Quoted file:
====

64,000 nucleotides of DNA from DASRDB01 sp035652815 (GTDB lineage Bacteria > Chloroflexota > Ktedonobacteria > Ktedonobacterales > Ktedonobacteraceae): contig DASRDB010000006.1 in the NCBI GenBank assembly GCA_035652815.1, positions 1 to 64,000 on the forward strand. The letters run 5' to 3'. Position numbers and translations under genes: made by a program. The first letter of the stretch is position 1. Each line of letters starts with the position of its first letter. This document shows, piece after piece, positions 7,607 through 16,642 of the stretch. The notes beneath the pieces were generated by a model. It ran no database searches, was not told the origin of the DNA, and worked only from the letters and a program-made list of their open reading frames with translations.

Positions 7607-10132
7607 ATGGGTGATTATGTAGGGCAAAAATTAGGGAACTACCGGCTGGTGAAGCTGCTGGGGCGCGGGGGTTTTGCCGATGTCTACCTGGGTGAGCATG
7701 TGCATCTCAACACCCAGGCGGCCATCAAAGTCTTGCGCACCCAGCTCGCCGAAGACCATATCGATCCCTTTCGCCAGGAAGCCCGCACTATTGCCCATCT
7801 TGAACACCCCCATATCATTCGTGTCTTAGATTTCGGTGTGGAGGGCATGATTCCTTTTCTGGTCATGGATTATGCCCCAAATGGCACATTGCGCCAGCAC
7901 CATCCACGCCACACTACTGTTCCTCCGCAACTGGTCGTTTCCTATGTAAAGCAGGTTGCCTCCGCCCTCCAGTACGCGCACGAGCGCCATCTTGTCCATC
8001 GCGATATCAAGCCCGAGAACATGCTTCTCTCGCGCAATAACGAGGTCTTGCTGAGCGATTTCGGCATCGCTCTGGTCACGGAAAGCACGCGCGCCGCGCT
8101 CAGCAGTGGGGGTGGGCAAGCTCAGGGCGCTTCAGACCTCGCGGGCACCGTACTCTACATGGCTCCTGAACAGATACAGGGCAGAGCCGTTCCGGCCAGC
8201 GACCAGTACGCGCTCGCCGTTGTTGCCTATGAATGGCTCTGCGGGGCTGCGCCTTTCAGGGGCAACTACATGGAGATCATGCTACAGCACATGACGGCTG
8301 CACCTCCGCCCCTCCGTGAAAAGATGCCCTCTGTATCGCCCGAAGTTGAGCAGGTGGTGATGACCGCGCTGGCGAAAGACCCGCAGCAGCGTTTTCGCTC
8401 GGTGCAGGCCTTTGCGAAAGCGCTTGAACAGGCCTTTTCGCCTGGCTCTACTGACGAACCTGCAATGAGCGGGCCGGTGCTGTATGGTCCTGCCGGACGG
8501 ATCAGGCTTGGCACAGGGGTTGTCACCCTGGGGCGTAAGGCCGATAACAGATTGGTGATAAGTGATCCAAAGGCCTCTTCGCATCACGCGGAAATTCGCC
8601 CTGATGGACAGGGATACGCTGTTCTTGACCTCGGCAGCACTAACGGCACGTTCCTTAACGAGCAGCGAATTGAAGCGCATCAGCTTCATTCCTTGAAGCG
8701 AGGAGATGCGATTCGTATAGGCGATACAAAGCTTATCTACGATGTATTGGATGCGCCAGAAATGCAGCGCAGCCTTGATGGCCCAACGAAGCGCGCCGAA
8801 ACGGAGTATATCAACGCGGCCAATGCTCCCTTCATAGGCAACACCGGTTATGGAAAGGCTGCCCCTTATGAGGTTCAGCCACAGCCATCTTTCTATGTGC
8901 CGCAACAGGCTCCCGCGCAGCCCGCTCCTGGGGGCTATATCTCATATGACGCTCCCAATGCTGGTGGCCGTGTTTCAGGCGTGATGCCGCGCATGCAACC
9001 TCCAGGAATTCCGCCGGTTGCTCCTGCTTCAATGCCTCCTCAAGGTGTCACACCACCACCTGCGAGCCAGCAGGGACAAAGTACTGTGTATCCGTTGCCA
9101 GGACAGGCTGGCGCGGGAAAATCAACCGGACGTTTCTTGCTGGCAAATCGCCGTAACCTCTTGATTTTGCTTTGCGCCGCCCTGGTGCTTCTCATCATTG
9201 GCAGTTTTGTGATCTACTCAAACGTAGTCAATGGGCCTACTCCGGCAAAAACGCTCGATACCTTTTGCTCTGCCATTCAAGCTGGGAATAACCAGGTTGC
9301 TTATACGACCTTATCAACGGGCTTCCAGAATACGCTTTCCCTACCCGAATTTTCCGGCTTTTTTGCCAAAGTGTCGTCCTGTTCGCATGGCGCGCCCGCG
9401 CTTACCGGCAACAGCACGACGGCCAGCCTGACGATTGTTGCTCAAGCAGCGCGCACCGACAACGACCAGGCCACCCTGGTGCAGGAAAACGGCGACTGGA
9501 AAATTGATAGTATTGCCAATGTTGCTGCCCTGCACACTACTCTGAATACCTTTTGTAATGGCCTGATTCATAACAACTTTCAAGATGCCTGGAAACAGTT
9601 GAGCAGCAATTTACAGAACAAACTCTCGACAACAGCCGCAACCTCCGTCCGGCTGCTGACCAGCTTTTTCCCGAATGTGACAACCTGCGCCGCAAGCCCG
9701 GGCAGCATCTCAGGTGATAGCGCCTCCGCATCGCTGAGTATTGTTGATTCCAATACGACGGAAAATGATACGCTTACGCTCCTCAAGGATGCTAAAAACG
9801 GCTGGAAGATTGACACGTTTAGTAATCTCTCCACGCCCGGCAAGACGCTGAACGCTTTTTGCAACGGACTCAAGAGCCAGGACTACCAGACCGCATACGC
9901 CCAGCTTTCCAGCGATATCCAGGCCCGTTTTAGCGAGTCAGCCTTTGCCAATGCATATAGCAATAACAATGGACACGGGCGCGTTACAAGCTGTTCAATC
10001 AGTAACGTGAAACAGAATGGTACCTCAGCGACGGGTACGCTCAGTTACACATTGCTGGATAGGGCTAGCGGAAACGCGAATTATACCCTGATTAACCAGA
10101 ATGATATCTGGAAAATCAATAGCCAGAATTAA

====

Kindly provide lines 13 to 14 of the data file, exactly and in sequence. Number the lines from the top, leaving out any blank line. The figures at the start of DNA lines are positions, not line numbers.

8601 CTGATGGACAGGGATACGCTGTTCTTGACCTCGGCAGCACTAACGGCACGTTCCTTAACGAGCAGCGAATTGAAGCGCATCAGCTTCATTCCTTGAAGCG
8701 AGGAGATGCGATTCGTATAGGCGATACAAAGCTTATCTACGATGTATTGGATGCGCCAGAAATGCAGCGCAGCCTTGATGGCCCAACGAAGCGCGCCGAA